He stepped down after a heated meeting of Tory councillors on Monday night at which his leadership of the London council, one of the most controversial in Britain, was criticised. His bitter power struggle with Mervyn Montacute, the council's managing director, whom Mr Weeks wanted to remove, particularly worried councillors.
The dispute came to a head in April when senior council officials raided Mr Weeks's offices on the orders of Mr Montacute to see if council employees or resources were being used for political purposes. Some documents were taken away. A council spokesman yesterday said they included 'begging letters for Tory party funds'. BBC's Newsnight last night said that one letter was sent to a council contractor, the market research agency MORI.
Mr Weeks, 46, was deputy leader to Dame Shirley from 1983 to 1991 when Westminster was noted for its aggressively Thatcherite policies. In 1987 the council sold three cemeteries to a company for 5p as part of a cost-cutting campaign. But the privatisation deal backfired and last year the council bought them back for 15p, but had to accept an expensive maintenance agreement.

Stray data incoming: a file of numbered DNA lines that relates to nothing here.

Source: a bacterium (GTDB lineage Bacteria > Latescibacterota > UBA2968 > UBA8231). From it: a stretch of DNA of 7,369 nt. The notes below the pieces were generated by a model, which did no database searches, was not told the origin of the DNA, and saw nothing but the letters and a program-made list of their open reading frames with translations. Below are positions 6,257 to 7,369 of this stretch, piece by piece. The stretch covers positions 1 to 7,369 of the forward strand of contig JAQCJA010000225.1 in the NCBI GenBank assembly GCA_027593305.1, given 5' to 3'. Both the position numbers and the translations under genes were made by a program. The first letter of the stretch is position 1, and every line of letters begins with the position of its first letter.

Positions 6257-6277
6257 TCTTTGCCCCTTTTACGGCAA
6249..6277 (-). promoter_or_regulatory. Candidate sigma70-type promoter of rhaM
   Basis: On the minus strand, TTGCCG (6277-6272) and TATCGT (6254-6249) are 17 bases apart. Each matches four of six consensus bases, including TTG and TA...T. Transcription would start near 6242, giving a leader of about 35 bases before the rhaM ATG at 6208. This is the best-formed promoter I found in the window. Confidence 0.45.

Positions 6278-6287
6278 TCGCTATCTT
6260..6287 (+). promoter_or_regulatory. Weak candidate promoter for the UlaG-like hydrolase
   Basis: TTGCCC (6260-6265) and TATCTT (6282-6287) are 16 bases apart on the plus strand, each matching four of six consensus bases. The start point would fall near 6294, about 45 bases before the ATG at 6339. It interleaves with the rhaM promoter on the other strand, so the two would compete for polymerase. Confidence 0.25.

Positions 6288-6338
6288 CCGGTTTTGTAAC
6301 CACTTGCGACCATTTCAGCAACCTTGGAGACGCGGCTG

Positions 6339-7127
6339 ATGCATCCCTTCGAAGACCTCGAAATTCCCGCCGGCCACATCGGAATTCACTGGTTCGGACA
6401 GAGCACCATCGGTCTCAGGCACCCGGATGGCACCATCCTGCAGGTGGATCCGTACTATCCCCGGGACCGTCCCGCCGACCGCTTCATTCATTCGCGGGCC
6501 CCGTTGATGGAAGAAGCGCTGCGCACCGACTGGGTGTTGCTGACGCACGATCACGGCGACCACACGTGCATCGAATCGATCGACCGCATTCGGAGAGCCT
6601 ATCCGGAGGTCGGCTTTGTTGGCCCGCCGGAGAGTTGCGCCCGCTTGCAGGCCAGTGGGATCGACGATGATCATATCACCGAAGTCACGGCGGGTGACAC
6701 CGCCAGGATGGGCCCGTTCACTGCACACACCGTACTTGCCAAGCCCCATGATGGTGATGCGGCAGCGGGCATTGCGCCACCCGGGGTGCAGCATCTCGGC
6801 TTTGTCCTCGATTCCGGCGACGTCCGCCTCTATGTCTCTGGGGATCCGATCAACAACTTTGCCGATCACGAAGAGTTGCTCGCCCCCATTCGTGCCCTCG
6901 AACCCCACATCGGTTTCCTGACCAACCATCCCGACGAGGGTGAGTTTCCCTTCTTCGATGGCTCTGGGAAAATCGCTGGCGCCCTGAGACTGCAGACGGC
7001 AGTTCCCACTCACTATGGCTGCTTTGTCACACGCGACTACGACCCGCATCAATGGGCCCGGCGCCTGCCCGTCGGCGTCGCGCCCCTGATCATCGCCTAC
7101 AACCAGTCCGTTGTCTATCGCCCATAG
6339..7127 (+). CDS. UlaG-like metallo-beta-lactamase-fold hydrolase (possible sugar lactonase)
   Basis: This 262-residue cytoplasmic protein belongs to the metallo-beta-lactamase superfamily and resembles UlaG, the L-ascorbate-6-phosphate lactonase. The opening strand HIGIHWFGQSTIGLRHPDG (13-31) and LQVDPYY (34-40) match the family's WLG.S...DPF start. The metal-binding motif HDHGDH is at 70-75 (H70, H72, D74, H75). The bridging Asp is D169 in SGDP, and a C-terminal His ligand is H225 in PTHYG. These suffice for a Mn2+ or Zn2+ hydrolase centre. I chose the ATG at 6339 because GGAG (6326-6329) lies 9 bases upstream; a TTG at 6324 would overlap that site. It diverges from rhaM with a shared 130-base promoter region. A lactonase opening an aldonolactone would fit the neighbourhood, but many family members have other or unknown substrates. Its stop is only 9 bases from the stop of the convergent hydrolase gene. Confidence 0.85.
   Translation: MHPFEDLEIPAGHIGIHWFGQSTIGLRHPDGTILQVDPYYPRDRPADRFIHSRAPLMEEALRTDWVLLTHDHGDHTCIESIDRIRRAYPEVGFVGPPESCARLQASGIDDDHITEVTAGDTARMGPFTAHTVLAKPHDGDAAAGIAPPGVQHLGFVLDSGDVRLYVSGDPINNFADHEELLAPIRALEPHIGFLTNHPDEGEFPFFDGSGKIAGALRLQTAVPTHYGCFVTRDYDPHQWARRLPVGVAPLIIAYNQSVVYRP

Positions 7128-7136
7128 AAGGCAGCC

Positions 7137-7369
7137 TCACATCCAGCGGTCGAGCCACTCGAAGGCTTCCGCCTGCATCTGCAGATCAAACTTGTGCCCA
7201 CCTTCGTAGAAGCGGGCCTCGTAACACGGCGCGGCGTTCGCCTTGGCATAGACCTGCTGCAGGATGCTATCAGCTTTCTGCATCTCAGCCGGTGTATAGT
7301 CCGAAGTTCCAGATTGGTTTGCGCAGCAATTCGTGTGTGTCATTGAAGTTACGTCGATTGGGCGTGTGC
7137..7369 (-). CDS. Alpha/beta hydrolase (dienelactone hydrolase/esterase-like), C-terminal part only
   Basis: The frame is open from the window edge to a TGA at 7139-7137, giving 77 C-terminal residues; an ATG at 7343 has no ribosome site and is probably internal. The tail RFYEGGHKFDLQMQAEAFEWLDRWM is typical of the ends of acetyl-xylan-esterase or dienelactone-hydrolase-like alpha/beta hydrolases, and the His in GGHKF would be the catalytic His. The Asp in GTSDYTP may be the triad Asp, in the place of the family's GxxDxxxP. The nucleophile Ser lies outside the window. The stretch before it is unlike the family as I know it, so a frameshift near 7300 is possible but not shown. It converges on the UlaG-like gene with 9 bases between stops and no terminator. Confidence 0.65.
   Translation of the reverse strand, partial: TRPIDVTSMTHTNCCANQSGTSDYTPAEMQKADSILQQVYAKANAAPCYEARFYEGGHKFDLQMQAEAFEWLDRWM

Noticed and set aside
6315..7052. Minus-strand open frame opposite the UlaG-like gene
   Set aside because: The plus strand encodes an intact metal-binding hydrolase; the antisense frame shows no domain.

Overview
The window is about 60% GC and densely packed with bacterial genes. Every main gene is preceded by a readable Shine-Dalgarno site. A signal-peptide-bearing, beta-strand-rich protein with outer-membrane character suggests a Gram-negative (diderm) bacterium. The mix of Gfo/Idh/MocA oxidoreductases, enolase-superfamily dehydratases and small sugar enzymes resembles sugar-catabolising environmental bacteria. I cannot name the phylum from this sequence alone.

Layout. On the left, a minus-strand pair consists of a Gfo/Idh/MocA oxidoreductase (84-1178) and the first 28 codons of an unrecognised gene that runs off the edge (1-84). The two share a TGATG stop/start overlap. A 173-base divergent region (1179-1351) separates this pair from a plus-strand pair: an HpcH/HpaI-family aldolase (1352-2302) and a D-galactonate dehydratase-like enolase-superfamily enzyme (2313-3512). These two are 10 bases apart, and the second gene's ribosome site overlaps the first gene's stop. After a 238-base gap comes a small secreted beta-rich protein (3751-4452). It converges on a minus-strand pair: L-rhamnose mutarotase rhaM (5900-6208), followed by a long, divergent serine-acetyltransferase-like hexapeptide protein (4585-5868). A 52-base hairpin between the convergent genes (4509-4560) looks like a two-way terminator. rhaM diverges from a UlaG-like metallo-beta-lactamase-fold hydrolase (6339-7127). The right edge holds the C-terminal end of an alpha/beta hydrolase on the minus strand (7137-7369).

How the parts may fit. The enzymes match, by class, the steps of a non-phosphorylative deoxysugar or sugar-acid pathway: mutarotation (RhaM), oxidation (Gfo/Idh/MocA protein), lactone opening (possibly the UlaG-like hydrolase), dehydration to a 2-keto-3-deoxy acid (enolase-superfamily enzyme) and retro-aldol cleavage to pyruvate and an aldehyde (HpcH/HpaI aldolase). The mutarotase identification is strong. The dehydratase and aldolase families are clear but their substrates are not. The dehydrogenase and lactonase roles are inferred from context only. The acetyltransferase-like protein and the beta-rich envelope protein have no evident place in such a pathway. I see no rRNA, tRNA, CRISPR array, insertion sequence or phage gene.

Further controversy is likely in September with the publication of of a four-year investigation into allegations that the Conservatives manipulated council house sales to ensure that they won elections. John Magill, the District Auditor, seized papers relating to the allegations, said to involve millions of pounds, from Westminster City Hall earlier this year.
Labour claims the Tories forced Mr Weeks's hand partly to get rid of a man so closely associated with Dame Shirley. Peter Bradley, Labour's deputy leader, said: 'This is a typically efficient and cynical Tory exercise in damage limitation. He was disposed of so the Tories can claim to be squeaky clean when the District Auditor's report comes out.'
Simon Milton, Mr Weeks's deputy, will act as Tory leader until a successor is elected.Reuse content